The story of the Holocaust is told through the eyes of an 8-year-old boy named Bruno in the book and movie, called “The Boy In The Striped Pajamas.” It’s about a boy who becomes friends with another 8-year-old who is in a concentration camp. “I think that the key to Bruno is that the audience has to really care about him, you know, be invested in his fate. He’s somebody that you are going to care about,” says the author of the book, John Boyne.
Just as most movies focus their theme around a central character, that same technique is what good storytelling is all about. The more people-centric you can make your stories and your newscasts, the more interesting they are going to be. Good storytelling is about finding common people who have something interesting to say and centering your stories around them.
Connecting with viewers
The BP oil spill was an environmental disaster, an interesting story in itself. But viewers quickly connected to the story because most reporters on the scene told their stories through the eyes of regular people who were affected: the out of work fisherman, the laid off employees at a hotel, the families of those killed on the oil rig, the workers trying to clean up the mess, etc. Finding common people affected by a story takes more work than finding an official, but the story will be much more interesting. This is not to say officials dont have a place in a news story. But when producing the story, start with the regular person before getting to the official.
Viewers can relate to common people
Regular people make stories come alive. They make viewers feel connected to the content much more so than interviews with officials. Regular people are much more interesting to watch and listen to than officials and this should be kept in mind whether reporting stories or booking guests for newscasts. Common people are “real,” not slick and produced. Officials speak in facts and have had media training to talk in soundbites, but regular people affected by an event usually speak from the heart. Their sound is memorable.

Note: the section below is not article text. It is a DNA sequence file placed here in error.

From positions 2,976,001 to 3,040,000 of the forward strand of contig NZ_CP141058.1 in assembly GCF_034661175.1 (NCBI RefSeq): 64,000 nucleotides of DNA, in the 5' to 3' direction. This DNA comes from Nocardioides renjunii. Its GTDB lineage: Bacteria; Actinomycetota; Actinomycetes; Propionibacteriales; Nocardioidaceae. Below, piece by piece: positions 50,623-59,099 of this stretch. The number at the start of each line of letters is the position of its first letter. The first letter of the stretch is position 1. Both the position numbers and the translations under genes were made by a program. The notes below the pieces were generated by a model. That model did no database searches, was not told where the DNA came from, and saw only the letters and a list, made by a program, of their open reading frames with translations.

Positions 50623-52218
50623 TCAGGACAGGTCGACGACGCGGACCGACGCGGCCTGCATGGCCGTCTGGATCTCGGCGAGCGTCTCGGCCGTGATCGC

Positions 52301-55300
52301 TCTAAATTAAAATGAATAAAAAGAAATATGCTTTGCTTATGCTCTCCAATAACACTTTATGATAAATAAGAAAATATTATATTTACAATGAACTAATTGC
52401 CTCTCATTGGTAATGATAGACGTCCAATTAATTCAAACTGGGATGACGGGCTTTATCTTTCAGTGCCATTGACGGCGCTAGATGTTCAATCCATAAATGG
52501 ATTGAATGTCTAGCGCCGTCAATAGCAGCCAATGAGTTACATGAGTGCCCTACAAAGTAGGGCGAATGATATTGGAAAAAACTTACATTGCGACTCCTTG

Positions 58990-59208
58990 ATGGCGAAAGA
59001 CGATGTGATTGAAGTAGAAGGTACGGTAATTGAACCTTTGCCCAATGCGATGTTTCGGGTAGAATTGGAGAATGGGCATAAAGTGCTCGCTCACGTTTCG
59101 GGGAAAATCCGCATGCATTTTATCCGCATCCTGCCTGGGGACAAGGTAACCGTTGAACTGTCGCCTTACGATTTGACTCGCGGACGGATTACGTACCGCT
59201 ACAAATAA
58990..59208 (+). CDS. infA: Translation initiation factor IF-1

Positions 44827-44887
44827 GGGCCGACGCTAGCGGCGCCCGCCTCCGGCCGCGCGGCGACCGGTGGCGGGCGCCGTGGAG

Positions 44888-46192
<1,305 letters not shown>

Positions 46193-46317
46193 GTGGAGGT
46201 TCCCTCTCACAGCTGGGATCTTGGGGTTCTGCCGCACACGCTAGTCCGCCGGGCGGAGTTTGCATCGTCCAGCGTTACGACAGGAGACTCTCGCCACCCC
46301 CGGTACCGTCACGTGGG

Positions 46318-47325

Newsmakers as guests
When booking guests for a newscast, the key is finding interesting people who have compelling stories to tell. Interviews with officials are likely to be boring, so you want to choose these guests carefully. There are a lot of people who are fine as a 20 second soundbite in a reporter package, but not as a two-minute guest.
Guests such as the mayor, a city council member, fire chief, or police chief are often problematic. They may seem “important” to news producers, but unless they have something really important to say and your viewers see this as “making news,” these are interviews you normally want to avoid.
Use a soundbite in a package to express emotion, and use the same rule for selecting guests on a newscast. The best interviews are with people who have an emotional story to tell.
Doug Drew is a morning news specialist with 602 Communications. He can be reached at firstname.lastname@example.org. Follow Doug on facebook http://www.facebook.com/dougdrew and on twitter at http://twitter.com/dougdrew